If you think a bigger car might be more effective, wait until you're in a spot where you think that, and decide then.  I certainly wouldn't do it preemptively.  Also, not framing it to yourself as an "upgrade" might help.  It's a change, not necessarily an upgrade.

Thanks for the advice!  Only trick is I don't have space for the other set of tires during the drive out there.  Only taking what I can fit and selling everything else!

I think based on what I've seen there is no need to get a different vehicle right now, so I'll stick with the great car I have.  As for driving out there, I think the best route is to get a set of chains (actually much cheaper than I thought) for emergency during the cross country drive, then get snow tires when I arrive and have a place to put the other set.

robartsd

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Re: Car Advice
« Reply #8 on: December 03, 2019, 02:08:41 PM »
I would double check the routes before you go. I-70 over the mountains from Denver to Grand Junction requires you have AWD/4WD, snow tires, or carry chains after September. All tires require 3/16th tread depth.
Shit, really? I just drove through there in a RWD rental van and none of that about a month ago.
The Colorado requirement to carry chains on I-70 September through May applies only to commercial vehicles (16+ passengers or over 26,000 lbs). Other vehicles can be required to carry chains on any highway based on weather conditions. Even if passenger vehicles were technically required to carry chains at all times, there would be no practical way to enforce the requirement. Commercial vehicles are commonly required to stop at scales where a variety of regulations can be enforced.

Buy snow tires.  Put them on now.  If the temp is below 45F, you benefit from the switch, regardless of actual snow.

If you think a bigger car might be more effective, wait until you're in a spot where you think that, and decide then.  I certainly wouldn't do it preemptively.  Also, not framing it to yourself as an "upgrade" might help.  It's a change, not necessarily an upgrade.

Thanks for the advice!  Only trick is I don't have space for the other set of tires during the drive out there.  Only taking what I can fit and selling everything else!

I think based on what I've seen there is no need to get a different vehicle right now, so I'll stick with the great car I have.  As for driving out there, I think the best route is to get a set of chains (actually much cheaper than I thought) for emergency during the cross country drive, then get snow tires when I arrive and have a place to put the other set.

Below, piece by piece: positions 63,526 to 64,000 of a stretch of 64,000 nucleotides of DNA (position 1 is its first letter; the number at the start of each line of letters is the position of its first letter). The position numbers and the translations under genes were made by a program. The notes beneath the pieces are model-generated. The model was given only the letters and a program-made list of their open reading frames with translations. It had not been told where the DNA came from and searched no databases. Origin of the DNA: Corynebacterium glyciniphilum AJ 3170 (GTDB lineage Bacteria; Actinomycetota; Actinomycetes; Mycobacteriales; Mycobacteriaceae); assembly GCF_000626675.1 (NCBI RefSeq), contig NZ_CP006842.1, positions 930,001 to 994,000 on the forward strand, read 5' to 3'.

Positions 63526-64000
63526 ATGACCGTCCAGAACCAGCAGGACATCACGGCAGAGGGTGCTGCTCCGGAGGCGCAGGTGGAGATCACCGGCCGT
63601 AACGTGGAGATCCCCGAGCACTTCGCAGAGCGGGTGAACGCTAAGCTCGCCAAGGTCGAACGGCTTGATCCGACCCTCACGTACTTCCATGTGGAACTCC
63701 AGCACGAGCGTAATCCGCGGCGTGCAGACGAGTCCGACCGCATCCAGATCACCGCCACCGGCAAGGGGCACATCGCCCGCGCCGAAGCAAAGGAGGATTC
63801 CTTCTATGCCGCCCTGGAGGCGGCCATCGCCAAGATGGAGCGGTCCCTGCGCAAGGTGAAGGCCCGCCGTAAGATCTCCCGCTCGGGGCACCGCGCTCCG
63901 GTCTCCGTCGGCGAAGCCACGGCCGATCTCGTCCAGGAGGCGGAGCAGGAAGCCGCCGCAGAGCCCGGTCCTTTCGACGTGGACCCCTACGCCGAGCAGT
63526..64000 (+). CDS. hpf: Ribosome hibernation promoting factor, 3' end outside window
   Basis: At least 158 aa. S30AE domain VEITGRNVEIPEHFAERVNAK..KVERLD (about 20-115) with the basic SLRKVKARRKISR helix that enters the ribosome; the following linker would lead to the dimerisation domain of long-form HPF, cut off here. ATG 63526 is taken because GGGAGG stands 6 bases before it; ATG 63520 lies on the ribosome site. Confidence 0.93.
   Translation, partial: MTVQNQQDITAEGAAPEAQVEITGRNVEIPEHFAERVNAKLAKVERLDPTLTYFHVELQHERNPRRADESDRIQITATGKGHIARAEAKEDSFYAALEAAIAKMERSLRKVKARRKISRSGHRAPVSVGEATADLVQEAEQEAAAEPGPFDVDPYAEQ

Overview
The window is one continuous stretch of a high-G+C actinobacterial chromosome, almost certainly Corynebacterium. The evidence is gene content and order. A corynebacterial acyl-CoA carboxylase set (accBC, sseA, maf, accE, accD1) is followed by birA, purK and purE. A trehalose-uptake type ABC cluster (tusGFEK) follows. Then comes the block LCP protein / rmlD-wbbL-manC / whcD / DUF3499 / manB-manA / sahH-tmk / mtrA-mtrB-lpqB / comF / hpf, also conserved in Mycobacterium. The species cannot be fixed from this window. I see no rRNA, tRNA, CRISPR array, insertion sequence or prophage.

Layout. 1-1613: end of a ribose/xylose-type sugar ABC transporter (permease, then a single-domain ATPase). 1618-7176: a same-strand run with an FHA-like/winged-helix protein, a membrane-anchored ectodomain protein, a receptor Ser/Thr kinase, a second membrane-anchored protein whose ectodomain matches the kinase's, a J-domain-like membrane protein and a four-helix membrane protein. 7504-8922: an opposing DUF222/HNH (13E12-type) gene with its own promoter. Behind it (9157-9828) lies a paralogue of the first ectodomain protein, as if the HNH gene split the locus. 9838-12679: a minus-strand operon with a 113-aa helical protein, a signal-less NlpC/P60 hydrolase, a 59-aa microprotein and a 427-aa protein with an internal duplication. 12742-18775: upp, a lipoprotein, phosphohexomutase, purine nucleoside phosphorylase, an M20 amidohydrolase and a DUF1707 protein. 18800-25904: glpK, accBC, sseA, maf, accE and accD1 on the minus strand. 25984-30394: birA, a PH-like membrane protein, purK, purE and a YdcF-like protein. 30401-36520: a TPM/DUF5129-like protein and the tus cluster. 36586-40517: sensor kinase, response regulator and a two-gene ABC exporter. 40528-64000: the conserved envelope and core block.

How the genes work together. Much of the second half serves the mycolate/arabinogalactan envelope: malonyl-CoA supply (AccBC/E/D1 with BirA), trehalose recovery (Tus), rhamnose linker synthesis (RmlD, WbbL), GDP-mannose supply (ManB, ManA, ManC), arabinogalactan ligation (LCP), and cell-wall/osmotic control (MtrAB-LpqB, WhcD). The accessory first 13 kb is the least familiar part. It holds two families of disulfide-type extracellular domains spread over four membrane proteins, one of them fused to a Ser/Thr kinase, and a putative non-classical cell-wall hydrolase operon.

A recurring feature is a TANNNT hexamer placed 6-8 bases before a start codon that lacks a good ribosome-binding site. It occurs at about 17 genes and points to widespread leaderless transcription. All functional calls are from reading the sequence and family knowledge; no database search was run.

Sounds like a good plan to me.

therethere

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Re: Car Advice
« Reply #9 on: December 03, 2019, 02:17:17 PM »
I would double check the routes before you go. I-70 over the mountains from Denver to Grand Junction requires you have AWD/4WD, snow tires, or carry chains after September. All tires require 3/16th tread depth.
Shit, really? I just drove through there in a RWD rental van and none of that about a month ago.
The Colorado requirement to carry chains on I-70 September through May applies only to commercial vehicles (16+ passengers or over 26,000 lbs). Other vehicles can be required to carry chains on any highway based on weather conditions. Even if passenger vehicles were technically required to carry chains at all times, there would be no practical way to enforce the requirement. Commercial vehicles are commonly required to stop at scales where a variety of regulations can be enforced.

This is not true any longer. There was a new law passed in May 2019 that updates the traction law to apply to passenger vehicles, as I stated above. It also extends it so certain stretches covered under the traction law from Sept 1-May31st regardless of weather conditions. Even if you can't readily get ticketed for it (until you cause an accident or get pulled over) it doesn't mean you shouldn't follow it and endanger others by being ill-equipped. Especially if you're driving somewhere on a timeline when you're less likely to be cautious and pull off when conditions are poor.

Driving over the Rockies in the winter shouldn't be taken lightly, especially if you're an inexperienced winter and mountain driver.
« Last Edit: December 03, 2019, 02:19:03 PM by therethere »

robartsd

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Re: Car Advice
« Reply #10 on: December 03, 2019, 04:03:06 PM »
The Colorado requirement to carry chains on I-70 September through May applies only to commercial vehicles (16+ passengers or over 26,000 lbs). Other vehicles can be required to carry chains on any highway based on weather conditions. Even if passenger vehicles were technically required to carry chains at all times, there would be no practical way to enforce the requirement. Commercial vehicles are commonly required to stop at scales where a variety of regulations can be enforced.